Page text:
Class is in Session with Nigeria's Innovative Floating School

Makokos Floating School

Image source: Inhabitat.com

What’s the first thing that comes to mind when you think about Nigeria? I couldn’t even pretend to guess, but I’d wager that you aren’t thinking about floating schoolhouses

Well, believe it! Architect Kunle Adeyemi had a vision: he wanted to build a floating, self-sustaining school in Makoko, one of Nigeria’s poorest settlements. As if the troubled economy wasn’t already problematic enough for the people of Makoko, the region was also extremely susceptible to flooding. The region even earned the nickname “Africa’s Venice” to reflect that fact that inhabitants often have to hop in a boat in order to get around.

African Floating School

Image source: Inhabitat.com

So, Adeyemi wanted to kill two birds with one stone by building a school that wouldn’t cost a penny to maintain, and that would remain high and dry during the flood seasons.

This floating school isn’t nearly as high-tech as it sounds. Adeyemi recycled plastic barrels to use as flotation and he built the schoolhouse out of local wood and other nearby materials. The only high-tech feature is the solar power system, which provides the students and teachers with more than enough electricity.

He also enlisted the aid of locals to build the project. Not only did it keep expenses down to ensure that the project was a success, but it also helped to establish a sense of ownership and camaraderie among the locals. This wasn’t just some random structure gifted upon the locals by a rich benefactor — it was made by locals and built out of local materials. Now that it’s complete, the school can host up to 100 students.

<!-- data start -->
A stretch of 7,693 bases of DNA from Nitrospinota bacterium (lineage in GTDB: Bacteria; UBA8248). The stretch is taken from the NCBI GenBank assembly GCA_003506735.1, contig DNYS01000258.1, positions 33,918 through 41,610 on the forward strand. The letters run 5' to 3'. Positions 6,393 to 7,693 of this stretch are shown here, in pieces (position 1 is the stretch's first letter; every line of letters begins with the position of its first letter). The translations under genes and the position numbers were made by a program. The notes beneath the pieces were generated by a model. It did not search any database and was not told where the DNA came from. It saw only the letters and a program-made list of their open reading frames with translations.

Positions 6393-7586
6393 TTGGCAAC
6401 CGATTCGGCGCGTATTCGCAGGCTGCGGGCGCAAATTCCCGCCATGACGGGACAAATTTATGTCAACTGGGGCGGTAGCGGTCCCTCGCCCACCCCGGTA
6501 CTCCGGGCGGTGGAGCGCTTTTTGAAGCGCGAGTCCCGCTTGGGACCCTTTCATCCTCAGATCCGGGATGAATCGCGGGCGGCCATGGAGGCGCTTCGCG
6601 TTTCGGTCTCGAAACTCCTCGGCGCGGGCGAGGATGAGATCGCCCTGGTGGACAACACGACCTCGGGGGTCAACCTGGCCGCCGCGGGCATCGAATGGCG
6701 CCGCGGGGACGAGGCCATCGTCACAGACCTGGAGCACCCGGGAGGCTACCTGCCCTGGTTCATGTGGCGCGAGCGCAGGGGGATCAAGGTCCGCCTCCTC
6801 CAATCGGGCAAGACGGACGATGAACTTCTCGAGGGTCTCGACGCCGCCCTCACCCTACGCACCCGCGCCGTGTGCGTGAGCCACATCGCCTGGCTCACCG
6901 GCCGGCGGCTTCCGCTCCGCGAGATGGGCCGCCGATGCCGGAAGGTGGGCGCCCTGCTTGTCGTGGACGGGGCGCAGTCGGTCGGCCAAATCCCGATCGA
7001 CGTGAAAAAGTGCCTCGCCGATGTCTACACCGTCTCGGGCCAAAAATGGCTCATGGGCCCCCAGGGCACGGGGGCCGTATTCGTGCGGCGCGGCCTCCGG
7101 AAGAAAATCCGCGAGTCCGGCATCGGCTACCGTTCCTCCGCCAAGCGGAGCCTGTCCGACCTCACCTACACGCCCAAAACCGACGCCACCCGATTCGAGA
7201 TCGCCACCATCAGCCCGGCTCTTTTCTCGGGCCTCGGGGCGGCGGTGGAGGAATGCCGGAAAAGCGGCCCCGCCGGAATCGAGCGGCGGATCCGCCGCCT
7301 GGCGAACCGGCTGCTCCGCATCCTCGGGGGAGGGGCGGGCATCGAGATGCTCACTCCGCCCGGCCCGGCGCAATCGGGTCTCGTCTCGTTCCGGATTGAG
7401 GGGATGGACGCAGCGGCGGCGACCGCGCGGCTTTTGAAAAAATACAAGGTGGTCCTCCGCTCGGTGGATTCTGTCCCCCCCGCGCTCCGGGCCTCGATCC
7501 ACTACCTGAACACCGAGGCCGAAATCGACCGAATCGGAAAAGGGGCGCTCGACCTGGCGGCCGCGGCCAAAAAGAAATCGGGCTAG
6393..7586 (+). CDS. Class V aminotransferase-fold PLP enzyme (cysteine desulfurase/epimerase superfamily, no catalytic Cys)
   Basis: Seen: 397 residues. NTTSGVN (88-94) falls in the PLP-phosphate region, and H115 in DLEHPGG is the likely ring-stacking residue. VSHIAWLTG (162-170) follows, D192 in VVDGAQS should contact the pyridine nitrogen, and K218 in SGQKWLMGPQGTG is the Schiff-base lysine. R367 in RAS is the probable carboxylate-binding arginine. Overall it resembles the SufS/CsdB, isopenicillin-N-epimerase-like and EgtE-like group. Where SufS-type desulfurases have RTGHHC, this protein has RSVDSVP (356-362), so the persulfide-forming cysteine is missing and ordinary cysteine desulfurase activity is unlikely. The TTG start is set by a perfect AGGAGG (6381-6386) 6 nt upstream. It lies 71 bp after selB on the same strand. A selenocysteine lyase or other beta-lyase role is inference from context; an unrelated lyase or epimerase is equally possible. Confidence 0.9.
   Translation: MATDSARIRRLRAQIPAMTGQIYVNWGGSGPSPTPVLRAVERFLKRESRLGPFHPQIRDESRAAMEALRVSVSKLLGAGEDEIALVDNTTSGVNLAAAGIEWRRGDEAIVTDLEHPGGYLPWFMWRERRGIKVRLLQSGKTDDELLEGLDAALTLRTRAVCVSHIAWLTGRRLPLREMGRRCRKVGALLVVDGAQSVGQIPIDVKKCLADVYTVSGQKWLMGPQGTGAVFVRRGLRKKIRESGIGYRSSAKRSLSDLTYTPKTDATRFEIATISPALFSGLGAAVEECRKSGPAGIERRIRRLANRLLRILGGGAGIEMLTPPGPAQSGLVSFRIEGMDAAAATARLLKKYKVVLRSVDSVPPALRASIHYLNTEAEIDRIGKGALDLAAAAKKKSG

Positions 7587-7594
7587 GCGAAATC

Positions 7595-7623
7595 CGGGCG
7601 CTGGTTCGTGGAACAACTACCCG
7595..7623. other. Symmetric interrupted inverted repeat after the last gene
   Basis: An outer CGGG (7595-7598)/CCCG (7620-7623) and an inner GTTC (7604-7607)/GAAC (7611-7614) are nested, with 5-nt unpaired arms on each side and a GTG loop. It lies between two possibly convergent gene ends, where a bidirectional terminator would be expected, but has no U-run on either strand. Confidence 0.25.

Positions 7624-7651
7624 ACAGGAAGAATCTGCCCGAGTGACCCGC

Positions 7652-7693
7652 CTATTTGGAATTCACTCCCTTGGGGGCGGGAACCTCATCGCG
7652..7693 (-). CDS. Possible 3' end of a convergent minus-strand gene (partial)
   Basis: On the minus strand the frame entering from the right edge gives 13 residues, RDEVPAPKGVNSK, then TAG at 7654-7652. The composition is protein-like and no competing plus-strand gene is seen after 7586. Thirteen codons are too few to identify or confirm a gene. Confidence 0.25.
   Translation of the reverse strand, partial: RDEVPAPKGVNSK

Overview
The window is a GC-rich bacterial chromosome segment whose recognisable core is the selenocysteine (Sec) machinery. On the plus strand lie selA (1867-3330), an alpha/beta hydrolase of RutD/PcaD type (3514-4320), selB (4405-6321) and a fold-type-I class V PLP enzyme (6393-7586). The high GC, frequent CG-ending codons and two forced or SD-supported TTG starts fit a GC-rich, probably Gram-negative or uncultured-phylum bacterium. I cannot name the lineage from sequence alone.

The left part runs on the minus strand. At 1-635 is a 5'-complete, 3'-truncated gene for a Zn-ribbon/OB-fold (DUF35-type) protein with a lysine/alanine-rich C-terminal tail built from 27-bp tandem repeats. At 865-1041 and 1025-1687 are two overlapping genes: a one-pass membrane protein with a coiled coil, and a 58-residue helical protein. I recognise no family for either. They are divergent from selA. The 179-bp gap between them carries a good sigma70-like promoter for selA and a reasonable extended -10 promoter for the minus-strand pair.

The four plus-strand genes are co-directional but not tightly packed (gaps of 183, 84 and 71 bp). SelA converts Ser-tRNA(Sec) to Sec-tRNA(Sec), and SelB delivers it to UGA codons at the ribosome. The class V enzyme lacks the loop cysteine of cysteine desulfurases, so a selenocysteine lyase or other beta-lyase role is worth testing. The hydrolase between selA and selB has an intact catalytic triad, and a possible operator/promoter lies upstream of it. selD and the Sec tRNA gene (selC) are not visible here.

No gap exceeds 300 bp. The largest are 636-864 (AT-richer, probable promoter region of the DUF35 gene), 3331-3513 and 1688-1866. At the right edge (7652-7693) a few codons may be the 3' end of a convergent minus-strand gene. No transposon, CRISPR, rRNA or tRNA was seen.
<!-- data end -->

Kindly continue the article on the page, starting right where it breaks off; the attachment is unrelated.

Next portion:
And this is just the beginning. The school serves as a pilot project to draw support for his grander vision. He hopes to build a massive floating town as part of the Lagos Water Communities Project. The program would provide cheap, sustainable housing to the poor community, all while protecting the inhabitants from the dangers of flooding.

Makoko Floating School

Image source: Inhabitat.com

This just goes to show that you can do wonders with very limited supplies. Using local wood and stone will give your aquascape a certain level of authenticity and uniqueness that you just wouldn’t be able to replicate if you use supplies from large distributors.

Adeyemi’s school also highlights the beauty of rustic artwork. Is his triangular schoolhouse elegant and classy? No, not precisely. But it nonetheless exhibits a rustic charm that reminds viewers of the beauty of the surrounding landscape. When the wood of your aquascape mirrors the wood of the nearby trees, and when the stone of your aquascape perfectly mimics the stone from the nearby mountains, you create a harmonious union of manmade artifice and natural terrain.

Don’t be afraid to take a page out of Adeyemi’s design book, especially if you’re considering adding an aquascape to a home that emphasizes natural materials.

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